Prompts and plots

(I was facilitator for our group Writer's Calling last month, and each week I sent out prompts to encourage folks to write.  One week I sent a list of prompts that included writing a piece from the point of view of a dog bed, or the point of view of the first plant to sprout from a seed blown onto a tiny new island.  None of which inspired much response.  When I sat down to respond myself, I had just read a chapter on developing plots.  Anyway, this is my explanation for the response I wrote, as shown below.)
I love this set of quotes that introduce Brigid Lowry's chapter "Plot" in her book, Juicy Writing:
  • The cat sat on the mat. No story. The cat sat on the dog's mat. Story. ~ Anon
  • The king died and then the queen died. Story. The king died and then the queen died of grief. Plot. ~ E.M. Forster
  •  Often I'll find clues to where the story might go by figuring where the characters would rather not go. ~ Doug Lawson
  •  Don't say the old lady screamed - bring her on and let her scream. ~ Mark Twain
Now I have never developed a plot in my whole life, but I do enjoy presenting ideas, situations, episodes. In light of that I present a little something:

The family is fond of mentioning, whenever another piece of stuffing falls out of me, that I was last the bed of a dachshund, that furiousdiggingforbadgers breed, so I suppose it scrabbled a hole in me. But, being a dog bed, I am not privy to my “previous lives” with other dogs. My first memory is of my current Mopsy flopping on me by the hearth here in the family room. Mopsy is an Old English Sheepdog; apparently she was rescued from a place without a dog bed, for she lays upon me whenever in the room, although the family is also fond of pointing out that she very mellow, unlike your typical goofball OES. I’ve learned a great deal about dog breeds from this family, with their voracious appetite for books of all sorts. I guess I’m just fine with being laid on all day, I’m a bed after all, and have no sense of…anything really although I must be able to hear. But I cannot see, or smell, or taste or touch, and I know what those are for I have heard the Child discussing these things.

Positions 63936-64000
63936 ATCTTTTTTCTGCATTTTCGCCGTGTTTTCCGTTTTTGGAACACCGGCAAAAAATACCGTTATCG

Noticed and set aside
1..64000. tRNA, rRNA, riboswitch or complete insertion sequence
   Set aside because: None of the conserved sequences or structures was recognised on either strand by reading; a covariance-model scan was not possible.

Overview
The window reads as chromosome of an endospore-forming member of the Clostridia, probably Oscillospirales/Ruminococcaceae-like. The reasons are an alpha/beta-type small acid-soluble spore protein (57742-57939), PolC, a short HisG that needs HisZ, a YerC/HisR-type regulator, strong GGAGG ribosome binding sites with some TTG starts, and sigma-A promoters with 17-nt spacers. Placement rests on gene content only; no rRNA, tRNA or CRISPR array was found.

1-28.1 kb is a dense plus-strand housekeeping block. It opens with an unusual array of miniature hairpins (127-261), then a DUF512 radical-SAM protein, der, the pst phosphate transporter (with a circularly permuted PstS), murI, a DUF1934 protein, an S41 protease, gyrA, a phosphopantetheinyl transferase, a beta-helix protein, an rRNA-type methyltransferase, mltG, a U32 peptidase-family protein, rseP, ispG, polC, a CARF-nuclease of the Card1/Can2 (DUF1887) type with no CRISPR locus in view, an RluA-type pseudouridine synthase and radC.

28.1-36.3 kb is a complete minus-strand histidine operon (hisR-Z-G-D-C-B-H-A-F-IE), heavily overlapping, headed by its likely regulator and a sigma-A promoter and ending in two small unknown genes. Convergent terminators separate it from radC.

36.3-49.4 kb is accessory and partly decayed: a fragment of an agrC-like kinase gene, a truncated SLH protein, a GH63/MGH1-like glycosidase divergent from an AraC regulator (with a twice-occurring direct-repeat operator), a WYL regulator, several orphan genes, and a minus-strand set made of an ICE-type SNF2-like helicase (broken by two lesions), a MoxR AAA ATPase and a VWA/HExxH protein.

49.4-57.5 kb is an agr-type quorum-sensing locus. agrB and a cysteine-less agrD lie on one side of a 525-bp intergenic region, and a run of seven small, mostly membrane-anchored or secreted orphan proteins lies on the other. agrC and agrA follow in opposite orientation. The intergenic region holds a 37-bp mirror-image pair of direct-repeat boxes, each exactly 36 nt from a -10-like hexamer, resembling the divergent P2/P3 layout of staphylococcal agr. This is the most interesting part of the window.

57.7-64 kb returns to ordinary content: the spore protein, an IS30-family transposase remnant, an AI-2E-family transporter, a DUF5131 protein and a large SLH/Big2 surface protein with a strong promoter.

Right now the Child is near me by the hearth, doing homework and telling Mopsy not to drool. On me. Well, I don’t care, for I will be thrust into the washing machine and hear the thrumming and then into the dryer and hear the other thrumming. It’s a nice change of pace.

The Child is working on a writing prompt; the teacher’s assignment being to write a piece “from the point of view of the first plant to sprout from a seed blown onto a tiny new island.” At first there was muttering about what a stupid prompt this was and why must I do them weekly, blah blah blah, but now there is only the scratching of the pencil and I know that soon Mopsy will be read a story and I will hear it. What a treasure to bestow on an old dog bed!

If you are a writer, my advice to you is, write it down and spread it around. It is much appreciated by someone or something.

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